“Are you sure?”

Cameron yawned and sighed. “Yes, we’re sure! You know as well as we do that people in comas are in comas! They don’t even make baby noises. No noises at all.”

Chase just shook his head. “Is it possible?”

“No!” House cried. “It is not possible for a comatose patient to whisper. Now can we go back to bed?”

Nervously, Chase sat down at the table. “I think Cordelia whispered something.”

House threw his head back and groaned. “You have got to be kidding me!” He looked at Chase. “You dragged us all out of bed because you’re having nightmares?”

“This wasn’t a dream!” Chase insisted. “I was in Cordelia’s room and I heard someone whisper the word Angel.”

“You’re losing it,” House said.

Foreman rubbed at his temples. “What were you doing when you heard the whispering?”

Shifting uncomfortably, Chase said, “I was resting my eyes.”

“Sleeping,” Foreman supplied.

“Look, I didn’t imagine this!”

Cameron stood up and sat beside Chase. “I think you need to go home. We can watch over Cordelia for the rest of the night.”

House raised an eyebrow. “We?”

She rolled her eyes. “I will watch over her. Go home, Chase.”

It took nearly half an hour of pushing before Chase agreed to go home. Cameron yawned as she walked into Cordelia’s room at four in the morning. Foreman and House were happy to go home and leave her to care for Cordelia until the start of the workday.

Cordelia was lying on her back, her eyes closed and her breathing even. Cameron stood in the doorway for a moment, her heart slowly breaking as she thought of how desperate Chase must be to do something. If only there was some way that she could help Cordelia to get better.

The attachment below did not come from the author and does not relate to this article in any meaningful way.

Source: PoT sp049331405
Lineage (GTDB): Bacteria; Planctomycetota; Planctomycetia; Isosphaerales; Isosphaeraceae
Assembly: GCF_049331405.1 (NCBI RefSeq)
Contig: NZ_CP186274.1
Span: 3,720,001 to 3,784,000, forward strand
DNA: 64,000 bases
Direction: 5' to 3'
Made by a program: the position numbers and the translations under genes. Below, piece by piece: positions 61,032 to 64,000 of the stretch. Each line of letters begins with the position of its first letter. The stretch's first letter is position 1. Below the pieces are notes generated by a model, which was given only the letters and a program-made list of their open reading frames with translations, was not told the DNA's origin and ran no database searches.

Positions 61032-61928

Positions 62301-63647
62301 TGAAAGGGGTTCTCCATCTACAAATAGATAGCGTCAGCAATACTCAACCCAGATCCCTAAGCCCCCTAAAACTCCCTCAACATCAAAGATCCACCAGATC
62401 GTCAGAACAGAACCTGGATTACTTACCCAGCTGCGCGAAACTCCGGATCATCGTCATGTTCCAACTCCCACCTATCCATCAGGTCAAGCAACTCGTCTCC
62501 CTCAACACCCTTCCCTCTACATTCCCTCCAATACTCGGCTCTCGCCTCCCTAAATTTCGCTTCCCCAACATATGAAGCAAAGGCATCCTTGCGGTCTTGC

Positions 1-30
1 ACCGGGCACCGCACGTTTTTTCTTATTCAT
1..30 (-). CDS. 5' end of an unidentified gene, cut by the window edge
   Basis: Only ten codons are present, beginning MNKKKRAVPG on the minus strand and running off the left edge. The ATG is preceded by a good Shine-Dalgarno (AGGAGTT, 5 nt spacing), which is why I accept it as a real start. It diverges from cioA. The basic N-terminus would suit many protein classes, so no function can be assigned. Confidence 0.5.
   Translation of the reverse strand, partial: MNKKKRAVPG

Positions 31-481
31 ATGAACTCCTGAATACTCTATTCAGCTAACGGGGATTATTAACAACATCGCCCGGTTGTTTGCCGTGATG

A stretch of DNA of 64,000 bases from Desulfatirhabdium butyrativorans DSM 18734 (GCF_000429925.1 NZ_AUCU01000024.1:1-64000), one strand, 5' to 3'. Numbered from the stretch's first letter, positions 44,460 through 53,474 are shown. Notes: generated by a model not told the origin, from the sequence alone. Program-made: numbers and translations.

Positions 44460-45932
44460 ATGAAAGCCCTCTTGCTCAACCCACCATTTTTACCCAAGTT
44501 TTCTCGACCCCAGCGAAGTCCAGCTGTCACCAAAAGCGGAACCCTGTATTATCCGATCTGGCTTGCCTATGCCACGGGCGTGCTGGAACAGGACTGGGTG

Out of the corner of her eye, Cameron saw Cordelia’s handbag on the floor half under the bed. It occurred to her that if Cordelia had been hiding anything that would be causing the episodes, it would have to be something that she kept with her. A sarcastic smirk crossed her lips. She had been working with House too long.

Against all of her better moral judgment, Cameron found herself picking up Cordelia’s purse and rifling through its contents. Outside of lip-gloss, car keys, a hotel key card, and the wallet, there was nothing in the small bag. Cameron was about to put it back down when she saw the corner of a white card in a half-closed pocket.

She pulled out the business card and squinted, trying to make sense of the squiggly drawing on the front. Beside it was printed, “Angel Investigations: We Help the Hopeless.”